When we arrived back at the cabin, we burst out laughing. Mum and the girls had turned the tables on the boys, who were busy in the kitchen cooking tea while the girls were relaxing in the living room. Cameron and Simon were peeling and slicing vegetables, Brett was making dessert, and Travis was keeping an eye on a roast in the oven while generally supervising and egging on the other three. He put me to work preparing a fruit punch, and generously allowed Zoë to join the other ladies.
Now that I was feeling happier, I was able to join in the fun. It was great to have all my closest friends and family around me; only Dad and Kellie were missing. As I listened to the banter between Travis and Cameron, I was happy that Cam was fitting in so well, and I realised that he was quickly becoming as close a friend as Travis and Brett were. Thinking about that, it dawned on me that it would have been impossible to share on as deep a level as Cameron and I had without forming a bond.
After we had eaten and the dishes were washed and put away, Mum put a disc in the DVD player and told us, 'Sit!' Puzzled, we did as we were told. My confusion turned to joy when Kellie's face appeared on the screen, introducing a thirty-minute documentary about her life in Japan. It was fascinating seeing the masses of dark-haired people in the streets and the bumper-to-bumper traffic. Kellie introduced us to her host family and showed us around their home. She took us to school where we met her friends and teachers, and on a trip into the country where it seemed that every square metre of land was under crops. She took us up one of the high-rise buildings in Shinjuku—riding in a glass lift on the outside of the building. It was amazing watching the view change as the lift travelled higher. She took us to Yoyogi Park, crowded with people on a public holiday, and showed us the Sunday street market and entertainment in the closed-off road alongside the park. We were intrigued by the innovative ways the Japanese people had found to save space. Kellie had filmed a service station where the fuel hoses dangled from the roof, a car hire outlet where the cars were stacked in racks, a multi-storey carpark where cars were transported to the upper floors by lift, and a tiny park, complete with trees and lawn, on the roof of a department store.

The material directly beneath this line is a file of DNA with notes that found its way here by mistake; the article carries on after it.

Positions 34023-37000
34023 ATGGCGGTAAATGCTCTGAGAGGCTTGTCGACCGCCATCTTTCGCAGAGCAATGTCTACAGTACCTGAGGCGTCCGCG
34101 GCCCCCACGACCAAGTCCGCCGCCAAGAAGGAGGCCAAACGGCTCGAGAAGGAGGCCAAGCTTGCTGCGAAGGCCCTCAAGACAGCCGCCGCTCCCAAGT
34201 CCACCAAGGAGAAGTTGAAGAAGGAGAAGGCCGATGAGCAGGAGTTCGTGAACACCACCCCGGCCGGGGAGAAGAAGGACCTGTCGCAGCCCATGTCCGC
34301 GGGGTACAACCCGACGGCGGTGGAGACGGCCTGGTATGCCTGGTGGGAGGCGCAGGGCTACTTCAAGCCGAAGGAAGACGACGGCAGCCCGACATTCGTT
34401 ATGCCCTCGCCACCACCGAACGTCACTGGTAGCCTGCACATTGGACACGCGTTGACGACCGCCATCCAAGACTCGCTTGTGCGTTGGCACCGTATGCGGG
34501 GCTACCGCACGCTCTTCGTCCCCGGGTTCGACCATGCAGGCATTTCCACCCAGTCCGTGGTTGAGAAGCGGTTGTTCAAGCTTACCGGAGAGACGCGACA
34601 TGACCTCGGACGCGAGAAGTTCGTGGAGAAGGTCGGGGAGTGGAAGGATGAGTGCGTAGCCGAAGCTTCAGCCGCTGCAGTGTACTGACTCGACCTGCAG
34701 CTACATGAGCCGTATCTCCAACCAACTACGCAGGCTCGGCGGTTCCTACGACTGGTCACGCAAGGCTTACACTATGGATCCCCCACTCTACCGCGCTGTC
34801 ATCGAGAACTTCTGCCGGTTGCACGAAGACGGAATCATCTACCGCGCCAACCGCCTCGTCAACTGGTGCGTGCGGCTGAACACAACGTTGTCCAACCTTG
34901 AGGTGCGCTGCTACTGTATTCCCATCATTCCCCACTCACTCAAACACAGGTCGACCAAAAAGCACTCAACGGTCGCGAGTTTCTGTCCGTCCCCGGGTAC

Noriko became really excited. We had to keep pausing the movie while she pointed out a place she knew, or explained something that was happening. She burst into tears when Kellie surprised her by filming a visit to Noriko's family, complete with messages in Japanese from her parents and younger brothers.
After the documentary, there was a short message Kellie had recorded especially for me. She knew I had been struggling and wanted to encourage me to keep hanging on. That made me cry.
Later, Brett got out his guitar and we sang a few songs. Clare talked him into singing a couple of his own compositions. Brett had been playing the guitar for years, and he had a great voice, but I'd never known that he wrote his own songs. We sat, rapt, as he played and sang for us. The first song was a ballad about three boys and their adventures. Because he had changed the names, it was a little while before I caught on that it was about Travis, Brett and me. It caused a lot of laughs as it brought back memories of days past. There were a couple of songs with beautiful melodies and awesome words, but the one that he kept for last brought tears to everyone's eyes, because it was a haunting and moving account of my kidnapping.